It’s not enough to follow the rules or even decide whether to keep or to break a rule to take care of family. The life well-led involves making cosmically wise decisions, that is, decisions that will do the most good for the most people without violating an individual’s fundamental right, for example, the right to not be killed. (I’ll leave the death penalty issue for another day.)

For example, let’s say you’re a psychotherapist and your client is considering divorce. You’ve asked all manner of questions to help the client decide. But after that, the client insisted: “No! Tell me what you think.” The therapist who decides to answer should consider not just what’s best for the client but for the spouse, kids, and perhaps surprising, society. Let’s say the spouse is a medical researcher with the potential to save many lives but is emotionally fragile who, in a divorce, would be devastated, likely requiring a long time to recover, and therefore do a worse job at work. That could be worth considering.

Another example: Let’s say you supervise a poor-performing employee. Deciding whether to coach or replace the employee depends not just on how the person would feel if let go but on the probability of the coaching helping sufficiently, what you’d otherwise do with the time, the likelihood of finding a better replacement, and the impacts of the current versus likely replacement on coworkers, bosses, customers, and even society. Take even an entry-level employee: an accounting clerk. If the person is slow and/or error-prone, it means that people and your organization don’t get the deserved money, let alone on time. The organization’s accountants must spend extra time searching for and correcting problems, the organization could lose customers, and be more prone to a time-consuming, stressful audit.

The life well-led involves considering an action’s effects on the stakeholders.

Responsibility is key

The life well-led includes working diligently and ethically. Anathema would be people who make the least effort they can get away with and who cut ethical corners, both in professional and personal life. The good news is that responsibility doesn’t require people to choose a career they find difficult. Rather, a responsible, contributory career builds on natural strengths and acquired knowledge, thus making the career not too difficult.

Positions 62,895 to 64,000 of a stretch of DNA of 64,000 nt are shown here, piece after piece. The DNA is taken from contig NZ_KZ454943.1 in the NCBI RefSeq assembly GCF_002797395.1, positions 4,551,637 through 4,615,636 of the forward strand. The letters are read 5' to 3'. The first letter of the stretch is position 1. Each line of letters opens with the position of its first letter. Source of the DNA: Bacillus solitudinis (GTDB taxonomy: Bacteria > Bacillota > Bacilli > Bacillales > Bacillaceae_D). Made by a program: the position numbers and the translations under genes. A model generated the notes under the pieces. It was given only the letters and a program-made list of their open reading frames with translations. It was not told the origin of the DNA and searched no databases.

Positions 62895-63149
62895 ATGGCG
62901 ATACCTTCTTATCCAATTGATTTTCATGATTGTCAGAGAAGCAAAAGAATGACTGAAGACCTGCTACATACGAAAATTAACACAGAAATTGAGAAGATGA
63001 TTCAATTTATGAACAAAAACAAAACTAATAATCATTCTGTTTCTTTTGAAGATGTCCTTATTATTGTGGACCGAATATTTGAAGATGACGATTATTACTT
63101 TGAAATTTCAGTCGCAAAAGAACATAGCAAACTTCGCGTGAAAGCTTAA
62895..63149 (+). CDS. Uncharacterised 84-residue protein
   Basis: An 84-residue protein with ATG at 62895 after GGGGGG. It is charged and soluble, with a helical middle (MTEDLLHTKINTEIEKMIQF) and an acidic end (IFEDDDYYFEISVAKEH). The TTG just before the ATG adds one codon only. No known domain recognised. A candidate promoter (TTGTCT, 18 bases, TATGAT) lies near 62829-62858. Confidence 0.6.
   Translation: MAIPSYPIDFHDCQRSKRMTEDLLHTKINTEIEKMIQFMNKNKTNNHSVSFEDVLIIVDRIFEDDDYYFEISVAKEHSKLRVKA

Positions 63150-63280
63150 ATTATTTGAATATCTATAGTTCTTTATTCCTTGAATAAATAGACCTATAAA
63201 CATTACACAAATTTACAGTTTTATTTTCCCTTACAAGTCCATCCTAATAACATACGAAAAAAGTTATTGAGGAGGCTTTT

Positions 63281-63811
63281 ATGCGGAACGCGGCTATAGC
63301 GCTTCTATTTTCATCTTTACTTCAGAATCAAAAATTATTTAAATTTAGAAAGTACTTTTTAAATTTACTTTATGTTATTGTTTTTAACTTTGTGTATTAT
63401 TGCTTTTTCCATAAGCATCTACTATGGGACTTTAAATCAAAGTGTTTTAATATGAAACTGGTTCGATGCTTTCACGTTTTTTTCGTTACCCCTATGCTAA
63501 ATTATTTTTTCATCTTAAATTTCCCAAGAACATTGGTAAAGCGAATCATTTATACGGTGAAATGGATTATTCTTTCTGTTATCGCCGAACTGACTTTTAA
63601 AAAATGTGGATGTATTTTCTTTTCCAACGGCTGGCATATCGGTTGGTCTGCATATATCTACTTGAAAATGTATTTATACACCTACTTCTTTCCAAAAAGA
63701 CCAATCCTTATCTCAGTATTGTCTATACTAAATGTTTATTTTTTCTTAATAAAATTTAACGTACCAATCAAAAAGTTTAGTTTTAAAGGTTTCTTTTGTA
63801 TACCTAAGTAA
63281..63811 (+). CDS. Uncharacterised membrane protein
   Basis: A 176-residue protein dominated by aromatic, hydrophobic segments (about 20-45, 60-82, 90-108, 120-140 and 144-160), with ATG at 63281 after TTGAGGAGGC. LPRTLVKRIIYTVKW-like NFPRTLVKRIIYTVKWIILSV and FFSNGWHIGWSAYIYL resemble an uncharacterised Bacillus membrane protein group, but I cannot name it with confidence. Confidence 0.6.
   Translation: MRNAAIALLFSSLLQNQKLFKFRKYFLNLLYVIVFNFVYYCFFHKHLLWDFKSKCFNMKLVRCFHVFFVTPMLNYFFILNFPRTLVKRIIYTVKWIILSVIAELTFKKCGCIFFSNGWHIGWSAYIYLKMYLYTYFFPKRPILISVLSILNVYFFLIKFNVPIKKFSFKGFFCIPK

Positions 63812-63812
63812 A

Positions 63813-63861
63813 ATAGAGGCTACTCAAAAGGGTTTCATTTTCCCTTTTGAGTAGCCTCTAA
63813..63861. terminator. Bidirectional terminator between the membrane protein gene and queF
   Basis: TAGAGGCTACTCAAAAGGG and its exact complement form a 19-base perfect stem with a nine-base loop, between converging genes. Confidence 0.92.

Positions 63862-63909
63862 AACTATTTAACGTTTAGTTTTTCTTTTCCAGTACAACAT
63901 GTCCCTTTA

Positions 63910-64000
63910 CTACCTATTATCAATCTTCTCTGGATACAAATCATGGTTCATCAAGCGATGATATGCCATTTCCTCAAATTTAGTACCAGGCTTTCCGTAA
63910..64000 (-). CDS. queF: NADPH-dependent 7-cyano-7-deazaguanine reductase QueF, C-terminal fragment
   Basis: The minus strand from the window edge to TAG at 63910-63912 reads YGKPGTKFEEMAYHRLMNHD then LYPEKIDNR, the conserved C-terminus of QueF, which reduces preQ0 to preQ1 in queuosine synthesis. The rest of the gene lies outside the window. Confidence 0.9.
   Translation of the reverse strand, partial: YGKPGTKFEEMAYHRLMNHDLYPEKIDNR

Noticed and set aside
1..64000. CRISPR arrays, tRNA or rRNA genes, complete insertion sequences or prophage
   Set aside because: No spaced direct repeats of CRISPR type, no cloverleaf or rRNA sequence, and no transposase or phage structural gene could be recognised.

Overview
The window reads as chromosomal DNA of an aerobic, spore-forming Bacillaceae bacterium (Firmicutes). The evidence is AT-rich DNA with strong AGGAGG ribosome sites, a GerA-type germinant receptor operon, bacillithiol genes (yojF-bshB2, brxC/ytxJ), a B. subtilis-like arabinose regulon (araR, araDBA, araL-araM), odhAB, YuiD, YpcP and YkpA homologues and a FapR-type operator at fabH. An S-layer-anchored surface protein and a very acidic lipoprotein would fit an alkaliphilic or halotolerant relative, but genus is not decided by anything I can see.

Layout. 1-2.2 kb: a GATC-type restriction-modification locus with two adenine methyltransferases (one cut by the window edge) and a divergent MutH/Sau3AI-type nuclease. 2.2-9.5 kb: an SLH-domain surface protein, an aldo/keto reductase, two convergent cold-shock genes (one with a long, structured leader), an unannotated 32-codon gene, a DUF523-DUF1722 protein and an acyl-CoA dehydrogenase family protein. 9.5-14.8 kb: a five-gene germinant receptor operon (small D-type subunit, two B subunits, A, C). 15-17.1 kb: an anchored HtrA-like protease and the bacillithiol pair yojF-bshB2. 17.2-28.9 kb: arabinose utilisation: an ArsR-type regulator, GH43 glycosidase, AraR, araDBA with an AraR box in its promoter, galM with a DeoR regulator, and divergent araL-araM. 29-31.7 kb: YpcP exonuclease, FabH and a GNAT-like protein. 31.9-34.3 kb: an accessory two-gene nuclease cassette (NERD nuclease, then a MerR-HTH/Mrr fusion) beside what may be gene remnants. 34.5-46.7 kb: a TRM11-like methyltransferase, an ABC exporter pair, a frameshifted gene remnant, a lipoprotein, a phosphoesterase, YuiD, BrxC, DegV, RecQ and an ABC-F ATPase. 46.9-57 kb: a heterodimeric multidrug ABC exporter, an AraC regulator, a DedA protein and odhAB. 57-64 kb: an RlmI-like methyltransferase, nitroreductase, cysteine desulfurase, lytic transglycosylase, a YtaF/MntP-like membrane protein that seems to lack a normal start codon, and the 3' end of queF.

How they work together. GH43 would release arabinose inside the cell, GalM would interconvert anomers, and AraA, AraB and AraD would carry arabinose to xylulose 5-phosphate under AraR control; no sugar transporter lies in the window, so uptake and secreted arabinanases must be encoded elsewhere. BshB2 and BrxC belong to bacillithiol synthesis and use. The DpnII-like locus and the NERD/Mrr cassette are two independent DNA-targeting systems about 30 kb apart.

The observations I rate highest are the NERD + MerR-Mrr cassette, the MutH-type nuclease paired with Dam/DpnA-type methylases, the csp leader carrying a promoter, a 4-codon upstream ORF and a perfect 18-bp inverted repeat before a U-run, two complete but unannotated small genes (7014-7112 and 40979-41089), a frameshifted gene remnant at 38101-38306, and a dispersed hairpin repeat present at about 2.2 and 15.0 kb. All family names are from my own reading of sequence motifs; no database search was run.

Treasure time

It’s cliche but true that time is our most valuable and ever decreasing possession. And while nearly everyone agrees with that statement, some people waste so much time, for example, hours each day on puerile TV or video games or shopping until they’re dropping. The life well-led includes spending much time making a difference, however you define it. To that end, until it’s habitual, when deciding whether and how to do spend a chunk of time, you might ask yourself, “Is this a good use of time?”

Communicate effectively

Communication is more difficult than many people think.

Listening requires attention to what’s said, what’s underneath, deciding whether to stay focused on what the person is saying or if you can think ahead to what you’ll say in response, when to be blunt and when to be tactful (usually), and whether to interrupt (usually not.)

Speaking requires concision, weighing what your listener(s) wants and needs to know and, as appropriate, using ethical tools of persuasion: valid logic, statistics, anecdotes, examples, and analogies.


Many people ruminate excessively, letting fear of failure blind them to the wisdom of taking at least low-risk actions, which usually yield more success or at least lessons that can be applied subsequently.

Balance gratitude with striving

Too much gratitude causes inertia while too much striving can sacrifice ethics. So balance is required. For example, the fundraiser who is living the life well-led works hard to raise money for a worthy organization but doesn’t push unduly: exaggerate the likely benefits of a donation nor pressure potential donors beyond what they can comfortably afford—even if that means s/he doesn’t win “fundraiser of the month.”


No, it’s not necessary to ever plod on the educational treadmill, but part of the life well-led is to spend a reasonable amount of time continuing to learn what’s important, ideally in pleasant ways. For example, the aforementioned psychotherapist might want to start or join a patient review group. All of us can distract ourselves from maddening traffic by listening to a career-related or personal-growth audiobook. Or would you enjoy taking a course, in-person as COVID lifts, or online? Tens of thousands of courses on every imaginable topic, most with syllabi and student reviews, are searchable on websites such as udemy.com, coursera.org, and linkedinlearning.com.

Might these lamps help illuminate your path?

Source: Psychology Today